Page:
Movie Review
Cabin Fever
Cabin Fever poster
By Lee Tistaert     Published September 14, 2003
US Release: September 12, 2003

Directed by: Eli Roth
Starring: Jordan Ladd , Rider Strong , James DeBello , Cerina Vincent

R
Running Time: 94 minutes
Domestic Box Office: $21,156,000
B-
18 of 130
We finally have a teen horror film that is actually creepy, enjoyable, and even (intentionally) funny
From the minute Cabin Fever began, I had a pretty good feeling I was in for something above average.

As the story cranked into gear, I found myself enjoying its characters and riding along with the show. We finally have a teen horror film that is actually creepy, enjoyable, and even (intentionally) funny.
Eli Roth, who wrote, directed, and produced the film, is evidently a fan of the old school horror films, as it screams in his entire premise and atmosphere. Unlike the latest crop of cheesy teen horror movies focusing on the boogeyman jumping out of every corner for cheap scares, the antagonist in Cabin Fever is actually inhuman ? there actually is no living antagonist, as it is purely a force one cannot see.

This is not The Blair Witch Project (though the influence is apparent), nor Evil Dead, nor any of the other relevant horror films set in the woods. Roth creates the terror in natural situations, as it is not the scary man with the knife that we fear, but rather, it is the unknown that we fear. Cabin Fever is also not for the average teen crowd looking to jump out of their seats in a cheesy fun time; its horror is within the human drama and the reality depiction in which the movie takes on. In many ways the film runs in the same style as 28 Days Later (B) but not quite as effective.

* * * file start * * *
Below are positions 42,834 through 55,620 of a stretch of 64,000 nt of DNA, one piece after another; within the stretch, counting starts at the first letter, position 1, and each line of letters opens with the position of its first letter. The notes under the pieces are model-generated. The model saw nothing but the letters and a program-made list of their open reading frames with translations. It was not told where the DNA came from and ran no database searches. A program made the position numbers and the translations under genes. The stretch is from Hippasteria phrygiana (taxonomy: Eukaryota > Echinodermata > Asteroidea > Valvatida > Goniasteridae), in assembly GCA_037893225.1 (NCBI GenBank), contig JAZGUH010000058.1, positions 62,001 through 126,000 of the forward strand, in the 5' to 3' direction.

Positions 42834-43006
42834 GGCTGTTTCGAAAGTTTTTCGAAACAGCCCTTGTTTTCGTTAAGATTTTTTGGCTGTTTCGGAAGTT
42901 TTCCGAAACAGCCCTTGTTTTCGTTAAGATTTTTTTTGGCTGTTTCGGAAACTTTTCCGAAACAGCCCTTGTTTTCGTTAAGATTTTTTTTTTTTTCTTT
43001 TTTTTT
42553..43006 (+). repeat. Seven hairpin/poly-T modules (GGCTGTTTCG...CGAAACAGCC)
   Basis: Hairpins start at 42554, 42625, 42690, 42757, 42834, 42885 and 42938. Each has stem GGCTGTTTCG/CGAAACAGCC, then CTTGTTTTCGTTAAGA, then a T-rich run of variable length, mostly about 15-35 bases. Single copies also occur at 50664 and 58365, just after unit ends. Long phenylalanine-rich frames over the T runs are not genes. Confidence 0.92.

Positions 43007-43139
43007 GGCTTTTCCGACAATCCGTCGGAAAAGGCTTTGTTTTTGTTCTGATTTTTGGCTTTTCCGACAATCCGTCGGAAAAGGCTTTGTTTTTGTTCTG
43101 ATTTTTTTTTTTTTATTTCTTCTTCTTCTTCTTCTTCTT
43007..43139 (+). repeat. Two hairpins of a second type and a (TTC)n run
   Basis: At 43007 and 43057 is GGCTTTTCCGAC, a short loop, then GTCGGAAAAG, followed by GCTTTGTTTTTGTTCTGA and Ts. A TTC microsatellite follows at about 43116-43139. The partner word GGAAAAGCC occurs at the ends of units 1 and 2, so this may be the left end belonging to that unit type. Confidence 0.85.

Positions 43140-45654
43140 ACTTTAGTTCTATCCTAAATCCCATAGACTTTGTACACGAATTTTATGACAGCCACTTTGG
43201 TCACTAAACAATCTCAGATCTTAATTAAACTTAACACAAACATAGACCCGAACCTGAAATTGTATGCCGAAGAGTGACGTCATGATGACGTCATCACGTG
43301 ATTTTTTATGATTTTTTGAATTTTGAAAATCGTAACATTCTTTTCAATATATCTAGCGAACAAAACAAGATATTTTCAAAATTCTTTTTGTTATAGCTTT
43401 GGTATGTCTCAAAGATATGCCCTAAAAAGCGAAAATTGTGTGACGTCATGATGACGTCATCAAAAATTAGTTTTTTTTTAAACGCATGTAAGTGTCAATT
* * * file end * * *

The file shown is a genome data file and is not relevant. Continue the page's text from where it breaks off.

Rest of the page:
Following the encouraging opening credits, Cabin Fever then makes you think it?ll sail off as your average 80?s horror film. A group of (presumably) stupid teenagers head off after the completion of exams, planning to stay in the woods for a week where we might expect each individual to be killed off one by one. They are killed off in that fashion, but not in the manner in which we might anticipate. It seems that there is a flesh-eating virus within the desolate area ? the cause being unknown ? but the characters being a target.